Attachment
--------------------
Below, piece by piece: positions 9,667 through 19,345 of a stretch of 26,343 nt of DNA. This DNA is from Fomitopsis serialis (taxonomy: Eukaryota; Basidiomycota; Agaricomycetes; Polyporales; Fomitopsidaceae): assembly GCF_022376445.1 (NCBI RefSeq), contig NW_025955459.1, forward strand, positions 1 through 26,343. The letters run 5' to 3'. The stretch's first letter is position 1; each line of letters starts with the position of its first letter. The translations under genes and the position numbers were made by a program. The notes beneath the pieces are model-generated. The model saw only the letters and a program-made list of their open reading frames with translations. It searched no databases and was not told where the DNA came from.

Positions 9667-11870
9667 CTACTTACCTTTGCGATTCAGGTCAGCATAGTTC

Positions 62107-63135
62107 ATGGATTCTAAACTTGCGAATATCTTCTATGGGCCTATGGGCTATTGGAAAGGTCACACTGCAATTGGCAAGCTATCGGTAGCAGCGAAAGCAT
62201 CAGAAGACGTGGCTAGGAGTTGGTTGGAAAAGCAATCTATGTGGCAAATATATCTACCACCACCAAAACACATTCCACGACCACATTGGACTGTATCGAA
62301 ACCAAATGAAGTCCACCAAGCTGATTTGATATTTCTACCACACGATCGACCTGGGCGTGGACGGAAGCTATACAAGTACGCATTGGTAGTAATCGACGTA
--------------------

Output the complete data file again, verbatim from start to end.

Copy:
Below, piece by piece: positions 9,667 through 19,345 of a stretch of 26,343 nt of DNA. This DNA is from Fomitopsis serialis (taxonomy: Eukaryota; Basidiomycota; Agaricomycetes; Polyporales; Fomitopsidaceae): assembly GCF_022376445.1 (NCBI RefSeq), contig NW_025955459.1, forward strand, positions 1 through 26,343. The letters run 5' to 3'. The stretch's first letter is position 1; each line of letters starts with the position of its first letter. The translations under genes and the position numbers were made by a program. The notes beneath the pieces are model-generated. The model saw only the letters and a program-made list of their open reading frames with translations. It searched no databases and was not told where the DNA came from.

Positions 9667-11870
9667 CTACTTACCTTTGCGATTCAGGTCAGCATAGTTC

Positions 62107-63135
62107 ATGGATTCTAAACTTGCGAATATCTTCTATGGGCCTATGGGCTATTGGAAAGGTCACACTGCAATTGGCAAGCTATCGGTAGCAGCGAAAGCAT
62201 CAGAAGACGTGGCTAGGAGTTGGTTGGAAAAGCAATCTATGTGGCAAATATATCTACCACCACCAAAACACATTCCACGACCACATTGGACTGTATCGAA
62301 ACCAAATGAAGTCCACCAAGCTGATTTGATATTTCTACCACACGATCGACCTGGGCGTGGACGGAAGCTATACAAGTACGCATTGGTAGTAATCGACGTA